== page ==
Hiking in the Snow

Happy New Year! Let’s hope 2021 will be a healthier, happier year for everyone!

Group sledding downhill!

 I’ve told you before how my family loves snow. What? Don’t you like snow too? Aside from the shoveling and driving experiences, I mean. Children love snow and can find so much to do in it. In addition to snowball fights and building snowmen, there are sledding and even skiing. And then there is ice skating or sliding on frozen lakes or ponds. Always make sure the lake or pond is completely frozen and that the temperatures have remained below freezing for a long period of time before venturing out on any ice. Move slowly to test the ice for solidity. Check for cracks on the ice surface and stay as close to shoreline as you can. 

And always make sure you know where your children are going and what they are planning to do. 

Ice skating with sleds!

On a lighter note, have you ever considered hiking in the snow with the family? We’ve hiked in the wintertime, most recently the snow-covered mountainside of Hickory Run State Park in Pennsylvania, with ice coating the tree branches and icicles clinging to waterfalls. While ranger programs have been cancelled due to Covid, empty trails are still available for family hiking.   

Just like checking the ice for solidity, you need to check banks of snow, especially along streambeds, for solidity before hiking over them. The ground is usually warmer than the air. If the temperatures have been above freezing during the day yet below freezing at sunset, there may be water running along the trail bed under a crustier top coat of snow or ice. Never hike alone in winter. The chance of hypothermia is real if you become wedged in a snow bank and caught till dark. Cell phone charges don’t last long in the cold or freezing weather, and some parks or mountains have dead zones with no reception. This is why you need to tell others where you plan to hike and for how long.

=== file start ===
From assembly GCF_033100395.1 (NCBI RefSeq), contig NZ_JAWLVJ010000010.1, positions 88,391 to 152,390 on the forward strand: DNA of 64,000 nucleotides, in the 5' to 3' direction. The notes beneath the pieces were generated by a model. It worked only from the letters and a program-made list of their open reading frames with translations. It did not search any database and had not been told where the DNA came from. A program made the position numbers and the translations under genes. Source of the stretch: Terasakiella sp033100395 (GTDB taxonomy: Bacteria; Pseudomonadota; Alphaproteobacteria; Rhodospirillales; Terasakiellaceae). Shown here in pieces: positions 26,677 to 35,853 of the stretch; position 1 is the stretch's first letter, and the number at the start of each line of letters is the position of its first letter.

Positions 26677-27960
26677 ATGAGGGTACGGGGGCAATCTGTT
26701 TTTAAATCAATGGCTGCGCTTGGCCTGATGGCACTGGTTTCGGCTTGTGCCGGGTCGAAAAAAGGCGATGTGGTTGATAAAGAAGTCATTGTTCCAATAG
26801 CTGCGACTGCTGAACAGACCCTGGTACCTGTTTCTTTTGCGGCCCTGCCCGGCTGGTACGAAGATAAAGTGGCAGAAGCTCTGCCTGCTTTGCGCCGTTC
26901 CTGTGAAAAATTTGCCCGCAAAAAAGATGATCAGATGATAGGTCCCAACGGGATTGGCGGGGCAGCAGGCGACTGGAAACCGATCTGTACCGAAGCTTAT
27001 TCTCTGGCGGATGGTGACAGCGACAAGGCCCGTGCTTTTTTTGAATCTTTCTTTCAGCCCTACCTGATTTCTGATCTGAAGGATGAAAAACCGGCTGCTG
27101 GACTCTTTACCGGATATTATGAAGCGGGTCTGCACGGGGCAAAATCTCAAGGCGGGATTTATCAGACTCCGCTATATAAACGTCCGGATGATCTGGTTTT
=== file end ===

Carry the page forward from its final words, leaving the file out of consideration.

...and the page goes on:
On the trail in snow!

Keeping feet dry and hands warm are a must when hiking in winter. Snow/ski pants, thick socks, and waterproof boots are not just for skiing or snowball fights. Dress in layers of clothing and wear a hat when you hike in the cold. We lose most of our heat through exposed heads. Gloves are a must, too. Slender extremities like fingers and toes are quick to freeze in low temperatures, not just when you’re making snowballs.   

With a few precautions to stay safe and warm, outdoor winter activities can be a lot of fun.           

Thanks for reading here at Camping with Five Kids! Please share some fun things you do in the snow or in nature with the family during wintertime. Be safe in 2021. Let’s hope the quarantine will end this year. All best to you!

2 thoughts on “Hiking in the Snow”

  1. Oh, good idea, Bill! Yes! The tall kids can make a channel for me and my petite oldest daughter. Thank you so much for the tip! And thanks for your comment here at Camping with Five Kids. It is appreciated more than you realize. Have a beautiful 2021!


Leave a Comment